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http://dx.doi.org/10.4103/ijmpo.ijmpo_74_16DOI Listing
http://www.ncbi.nlm.nih.gov/pmc/articles/PMC5582551PMC
September 2017

Near-set Based Mucin Segmentation in Histopathology Images for Detecting Mucinous Carcinoma.

J Med Syst 2017 Aug 10;41(9):144. Epub 2017 Aug 10.

School of Medical Science and Technology, IIT Kharagpur, Kharagpur, 721 302, India.

This paper introducesnear-set based segmentation method for extraction and quantification of mucin regions for detecting mucinouscarcinoma (MC which is a sub type of Invasive ductal carcinoma (IDC)). From histology point of view, the presence of mucin is one of the indicators for detection of this carcinoma. In order to detect MC, the proposed method majorly includes pre-processing by colour correction, colour transformation followed by near-set based segmentation and post-processing for delineating only mucin regions from the histological images at 40×. The segmentation step works in two phases such as Learn and Run.In pre-processing step, white balance method is used for colour correction of microscopic images (RGB format). These images are transformed into HSI (Hue, Saturation, and Intensity) colour space and H-plane is extracted in order to get better visual separation of the different histological regions (background, mucin and tissue regions). Thereafter, histogram in H-plane is optimally partitioned to find set representation for each of the regions. In Learn phase, features of typical mucin pixel and unlabeled pixels are learnt in terms of coverage of observed sets in the sample space surrounding the pixel under consideration. On the other hand, in Run phase the unlabeled pixels are clustered as mucin and non-mucin based on its indiscernibilty with ideal mucin, i.e. their feature values differ within a tolerance limit. This experiment is performed for grade-I and grade-II of MC and hence percentage of average segmentation accuracy is achieved within confidence interval of [97.36 97.70] for extracting mucin areas. In addition, computation of percentage of mucin present in a histological image is provided for understanding the alteration of such diagnostic indicator in MC detection.
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http://dx.doi.org/10.1007/s10916-017-0792-6DOI Listing
August 2017

An Advanced Deep Learning Approach for Ki-67 Stained Hotspot Detection and Proliferation Rate Scoring for Prognostic Evaluation of Breast Cancer.

Sci Rep 2017 06 12;7(1):3213. Epub 2017 Jun 12.

Tata Medical Center, New Town, Kolkata, West Bengal, India.

Being a non-histone protein, Ki-67 is one of the essential biomarkers for the immunohistochemical assessment of proliferation rate in breast cancer screening and grading. The Ki-67 signature is always sensitive to radiotherapy and chemotherapy. Due to random morphological, color and intensity variations of cell nuclei (immunopositive and immunonegative), manual/subjective assessment of Ki-67 scoring is error-prone and time-consuming. Hence, several machine learning approaches have been reported; nevertheless, none of them had worked on deep learning based hotspots detection and proliferation scoring. In this article, we suggest an advanced deep learning model for computerized recognition of candidate hotspots and subsequent proliferation rate scoring by quantifying Ki-67 appearance in breast cancer immunohistochemical images. Unlike existing Ki-67 scoring techniques, our methodology uses Gamma mixture model (GMM) with Expectation-Maximization for seed point detection and patch selection and deep learning, comprises with decision layer, for hotspots detection and proliferation scoring. Experimental results provide 93% precision, 0.88% recall and 0.91% F-score value. The model performance has also been compared with the pathologists' manual annotations and recently published articles. In future, the proposed deep learning framework will be highly reliable and beneficial to the junior and senior pathologists for fast and efficient Ki-67 scoring.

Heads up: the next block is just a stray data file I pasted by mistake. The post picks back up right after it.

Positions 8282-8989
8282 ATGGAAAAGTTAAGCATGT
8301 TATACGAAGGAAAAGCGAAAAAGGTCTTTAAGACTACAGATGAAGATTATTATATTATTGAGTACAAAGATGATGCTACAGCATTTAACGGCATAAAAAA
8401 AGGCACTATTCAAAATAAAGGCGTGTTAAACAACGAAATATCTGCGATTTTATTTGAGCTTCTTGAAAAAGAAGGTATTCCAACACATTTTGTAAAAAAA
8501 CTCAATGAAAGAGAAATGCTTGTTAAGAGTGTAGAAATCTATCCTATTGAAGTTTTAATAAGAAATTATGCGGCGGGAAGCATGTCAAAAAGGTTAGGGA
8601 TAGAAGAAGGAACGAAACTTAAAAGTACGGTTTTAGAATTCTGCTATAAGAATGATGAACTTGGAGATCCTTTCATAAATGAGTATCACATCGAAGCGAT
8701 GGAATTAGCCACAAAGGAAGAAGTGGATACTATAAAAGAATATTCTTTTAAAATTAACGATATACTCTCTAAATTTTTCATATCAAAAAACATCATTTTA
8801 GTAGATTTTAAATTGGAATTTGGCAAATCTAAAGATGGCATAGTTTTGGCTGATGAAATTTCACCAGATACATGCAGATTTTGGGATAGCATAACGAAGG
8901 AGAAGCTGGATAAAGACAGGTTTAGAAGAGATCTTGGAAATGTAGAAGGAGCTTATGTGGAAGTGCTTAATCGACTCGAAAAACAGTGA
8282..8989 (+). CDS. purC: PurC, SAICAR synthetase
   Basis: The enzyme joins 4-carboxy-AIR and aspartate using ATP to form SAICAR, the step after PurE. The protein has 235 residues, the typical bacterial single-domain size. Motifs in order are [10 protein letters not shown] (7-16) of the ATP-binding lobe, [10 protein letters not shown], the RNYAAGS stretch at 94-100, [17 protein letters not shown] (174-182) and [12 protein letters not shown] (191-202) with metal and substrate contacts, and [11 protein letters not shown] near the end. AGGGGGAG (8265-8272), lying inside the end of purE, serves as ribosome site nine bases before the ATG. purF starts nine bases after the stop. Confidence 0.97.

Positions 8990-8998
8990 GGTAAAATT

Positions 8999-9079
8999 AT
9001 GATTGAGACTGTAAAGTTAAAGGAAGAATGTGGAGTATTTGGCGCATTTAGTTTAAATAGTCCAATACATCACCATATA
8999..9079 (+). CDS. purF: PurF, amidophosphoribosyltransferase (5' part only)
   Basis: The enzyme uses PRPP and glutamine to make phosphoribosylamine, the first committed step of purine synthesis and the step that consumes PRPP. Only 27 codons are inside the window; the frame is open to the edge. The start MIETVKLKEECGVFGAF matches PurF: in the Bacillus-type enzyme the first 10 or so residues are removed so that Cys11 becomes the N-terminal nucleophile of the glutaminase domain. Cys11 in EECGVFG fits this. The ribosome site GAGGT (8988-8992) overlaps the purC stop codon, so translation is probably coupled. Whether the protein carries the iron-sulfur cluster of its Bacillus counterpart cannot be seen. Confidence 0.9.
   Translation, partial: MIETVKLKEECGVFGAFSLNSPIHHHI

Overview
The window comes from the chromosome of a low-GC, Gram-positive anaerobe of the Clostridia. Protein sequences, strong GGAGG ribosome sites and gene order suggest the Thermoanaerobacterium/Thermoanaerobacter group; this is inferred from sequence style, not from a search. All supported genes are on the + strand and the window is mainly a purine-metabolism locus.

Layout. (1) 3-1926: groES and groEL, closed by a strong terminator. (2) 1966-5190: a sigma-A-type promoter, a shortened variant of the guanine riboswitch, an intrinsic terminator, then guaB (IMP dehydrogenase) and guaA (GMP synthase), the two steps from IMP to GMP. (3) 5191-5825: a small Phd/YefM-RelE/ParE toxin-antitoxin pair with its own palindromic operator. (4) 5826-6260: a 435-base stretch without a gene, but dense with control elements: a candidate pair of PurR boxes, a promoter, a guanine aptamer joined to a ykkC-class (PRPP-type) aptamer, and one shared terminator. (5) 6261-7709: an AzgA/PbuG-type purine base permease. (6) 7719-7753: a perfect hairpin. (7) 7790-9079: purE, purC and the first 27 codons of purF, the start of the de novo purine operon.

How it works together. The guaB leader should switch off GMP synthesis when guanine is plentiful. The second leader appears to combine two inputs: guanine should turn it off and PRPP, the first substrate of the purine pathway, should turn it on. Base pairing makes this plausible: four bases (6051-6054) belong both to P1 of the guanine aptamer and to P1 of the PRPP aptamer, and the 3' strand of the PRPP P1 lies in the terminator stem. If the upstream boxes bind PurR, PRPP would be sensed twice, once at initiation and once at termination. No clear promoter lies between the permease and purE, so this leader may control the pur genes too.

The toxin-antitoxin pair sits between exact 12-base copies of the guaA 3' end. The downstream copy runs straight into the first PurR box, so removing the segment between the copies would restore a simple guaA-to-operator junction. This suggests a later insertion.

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http://dx.doi.org/10.1038/s41598-017-03405-5DOI Listing
http://www.ncbi.nlm.nih.gov/pmc/articles/PMC5468356PMC
June 2017

Discordance in Immunohistochemical Status of Breast Cancer Post Neoadjuvant Chemotherapy.

Indian J Surg Oncol 2017 Jun 10;8(2):245-246. Epub 2016 Dec 10.

Department of Breast Oncosurgery, Tata Medical Center, Kolkata, India.

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http://dx.doi.org/10.1007/s13193-016-0606-1DOI Listing
http://www.ncbi.nlm.nih.gov/pmc/articles/PMC5427038PMC
June 2017

Automated characterization and counting of Ki-67 protein for breast cancer prognosis: A quantitative immunohistochemistry approach.

Comput Methods Programs Biomed 2017 Feb 9;139:149-161. Epub 2016 Nov 9.

School of Medical Science & Technology, IIT Kharagpur, Kharagpur, West Bengal, India. Electronic address: